On the night Boris Johnson finally set his sights on Brexiters, only those close to him were understandably aware of his thoughts.
His then-wife Marina Wheeler was there, as well as main starter Michael Gove and his then-wife Sarah Vine. The odd one out on a slow-roasted lamb supper at Johnson and Wheeler in Islington, meanwhile, was Evgeny Lebedev. The millionaire son of a former Russian KGB officer apparently hung out with the wives making a ‘polite conversation in stage whispers’ as Johnson and Gove spoke over the loudspeaker to a fellow minister who tried unsuccessfully to persuade them to stay. Vine did not explain, in his following column describing the evening, why Lebedev was playing gooseberry on such an important and sensitive night for the future of the nation. If the presence of the owner of the Evening Standard and Independent surprised her, she did not say so.
For a man renowned for his shyness, Lebedev certainly moves. He’s there with Dame Judi Dench and Sir Ian McKellen, pictured for the annual Evening Standard theater awards (during which, Guardian awards cover veteran Hadley Freeman pointed out, the winners invariably thanked “darling Evgeny” and mentioned his “beautiful house in Tuscany”). Here he hands over the editorship of the Standard to George Osborne, an ousted Chancellor who needed a job but was not notoriously a journalist. Here he is pictured with Prince William, with Peter Mandelson, with Tony Blair, with Elton John. And here he organizes every summer what Johnson’s biographer Tom Bower called bacchanalian weekends at his castle in Italy, where Johnson could apparently behave “like a naughty schoolboy.” There are no photographs of these, of course; just reports of a sloppy Johnson the morning after one looked (according to another passenger at the airport) like he had slept in his clothes. Johnson was Foreign Secretary at the time.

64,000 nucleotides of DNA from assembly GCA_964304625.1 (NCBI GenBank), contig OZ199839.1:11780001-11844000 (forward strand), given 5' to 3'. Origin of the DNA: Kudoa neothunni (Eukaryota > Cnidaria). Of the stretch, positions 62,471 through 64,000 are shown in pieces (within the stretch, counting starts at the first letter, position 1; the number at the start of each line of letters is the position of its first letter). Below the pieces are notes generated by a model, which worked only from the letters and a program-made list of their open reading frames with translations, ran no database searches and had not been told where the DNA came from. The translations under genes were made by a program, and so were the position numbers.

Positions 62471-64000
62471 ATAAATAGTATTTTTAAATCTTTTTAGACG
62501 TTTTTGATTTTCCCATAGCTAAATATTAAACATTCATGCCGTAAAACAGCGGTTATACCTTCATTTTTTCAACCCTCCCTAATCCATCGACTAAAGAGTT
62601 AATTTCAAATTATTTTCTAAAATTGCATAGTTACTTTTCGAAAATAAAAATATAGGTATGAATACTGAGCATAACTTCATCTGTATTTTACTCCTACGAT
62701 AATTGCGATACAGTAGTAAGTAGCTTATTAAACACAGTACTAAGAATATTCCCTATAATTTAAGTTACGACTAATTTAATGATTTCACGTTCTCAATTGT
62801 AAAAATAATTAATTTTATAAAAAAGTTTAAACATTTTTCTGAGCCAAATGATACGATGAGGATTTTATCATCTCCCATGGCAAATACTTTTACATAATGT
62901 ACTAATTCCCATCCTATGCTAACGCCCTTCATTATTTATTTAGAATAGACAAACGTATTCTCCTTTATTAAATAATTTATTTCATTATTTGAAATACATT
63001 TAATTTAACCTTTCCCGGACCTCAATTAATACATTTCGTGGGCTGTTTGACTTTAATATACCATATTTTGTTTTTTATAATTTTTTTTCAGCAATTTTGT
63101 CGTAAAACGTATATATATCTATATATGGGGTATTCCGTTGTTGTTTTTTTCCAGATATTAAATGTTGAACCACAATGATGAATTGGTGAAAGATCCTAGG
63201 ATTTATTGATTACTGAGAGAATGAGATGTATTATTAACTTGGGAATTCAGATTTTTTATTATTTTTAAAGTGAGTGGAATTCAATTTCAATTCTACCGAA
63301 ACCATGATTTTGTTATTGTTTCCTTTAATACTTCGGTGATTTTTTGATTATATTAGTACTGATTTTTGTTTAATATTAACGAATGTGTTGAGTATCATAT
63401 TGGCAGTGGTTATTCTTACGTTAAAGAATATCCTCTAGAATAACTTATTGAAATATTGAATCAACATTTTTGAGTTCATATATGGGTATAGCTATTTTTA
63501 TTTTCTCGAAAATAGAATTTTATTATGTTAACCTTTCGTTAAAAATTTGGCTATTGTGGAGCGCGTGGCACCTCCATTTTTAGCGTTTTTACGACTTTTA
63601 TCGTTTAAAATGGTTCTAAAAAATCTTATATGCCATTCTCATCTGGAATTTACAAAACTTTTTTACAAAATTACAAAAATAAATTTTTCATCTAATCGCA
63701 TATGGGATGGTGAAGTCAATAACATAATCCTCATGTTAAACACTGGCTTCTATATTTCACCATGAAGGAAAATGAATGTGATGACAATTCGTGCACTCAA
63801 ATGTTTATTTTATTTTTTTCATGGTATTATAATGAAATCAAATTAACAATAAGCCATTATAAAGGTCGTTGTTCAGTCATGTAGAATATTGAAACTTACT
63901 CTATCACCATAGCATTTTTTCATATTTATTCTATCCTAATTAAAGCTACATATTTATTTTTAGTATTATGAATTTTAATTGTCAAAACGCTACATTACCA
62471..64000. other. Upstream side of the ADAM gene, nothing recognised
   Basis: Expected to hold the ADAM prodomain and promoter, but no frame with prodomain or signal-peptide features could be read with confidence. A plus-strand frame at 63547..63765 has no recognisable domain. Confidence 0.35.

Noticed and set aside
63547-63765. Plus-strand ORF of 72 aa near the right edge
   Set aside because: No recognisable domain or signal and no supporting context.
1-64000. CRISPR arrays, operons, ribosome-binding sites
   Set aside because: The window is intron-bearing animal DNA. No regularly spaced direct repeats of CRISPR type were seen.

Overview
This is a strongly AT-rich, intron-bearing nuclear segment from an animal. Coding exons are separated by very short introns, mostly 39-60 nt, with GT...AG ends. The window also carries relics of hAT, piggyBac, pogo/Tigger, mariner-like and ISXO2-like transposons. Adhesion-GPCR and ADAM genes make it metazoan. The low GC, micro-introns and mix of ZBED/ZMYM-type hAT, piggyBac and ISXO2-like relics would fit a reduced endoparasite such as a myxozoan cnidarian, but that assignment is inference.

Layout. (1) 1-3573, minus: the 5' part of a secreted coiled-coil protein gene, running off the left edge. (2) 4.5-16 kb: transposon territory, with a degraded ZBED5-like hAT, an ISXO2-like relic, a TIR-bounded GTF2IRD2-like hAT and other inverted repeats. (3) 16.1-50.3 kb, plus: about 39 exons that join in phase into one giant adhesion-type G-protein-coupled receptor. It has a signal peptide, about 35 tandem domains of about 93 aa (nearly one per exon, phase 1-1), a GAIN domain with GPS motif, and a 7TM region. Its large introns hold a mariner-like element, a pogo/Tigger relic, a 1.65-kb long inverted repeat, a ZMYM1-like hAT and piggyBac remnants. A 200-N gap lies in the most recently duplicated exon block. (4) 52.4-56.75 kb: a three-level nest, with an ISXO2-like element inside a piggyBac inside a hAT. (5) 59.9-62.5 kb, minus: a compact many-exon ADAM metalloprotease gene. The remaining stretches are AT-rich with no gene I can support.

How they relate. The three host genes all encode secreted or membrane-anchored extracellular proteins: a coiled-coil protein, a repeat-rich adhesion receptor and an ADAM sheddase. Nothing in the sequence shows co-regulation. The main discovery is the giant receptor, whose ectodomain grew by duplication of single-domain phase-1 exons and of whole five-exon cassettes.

But those were the days when Russian money was flowing through London’s veins – supporting the arts, bailing out football clubs, filling hedge funds and keeping Chelsea builders busy digging mega-basements – and asking where he came from was horribly judged. simple. At the time, Putin and the endless photographs of him shirtless were almost treated as a joke. So London became the site of a sort of giant cultural exchange, where billionaires could exchange money for class, for access, to feel at the very heart of things. Journalist Camilla Long, who was working for Tatler magazine when he co-hosted a typically lavish, star-studded evening with Lebedev’s father, Alexander, at the Earl of Spencer’s Althorp estate, remembers her son as “the ‘oligarch it’s OK to be friends with’. Socializing with them might have seemed a bit risky, but exciting. Moreover, most other sources of cash – fossil fuel companies keen to green their reputations by sponsoring art galleries, or Saudi princes keen to buy football clubs – were morally compromised. If cool Britannia was to keep up appearances, the money had to come from somewhere, right?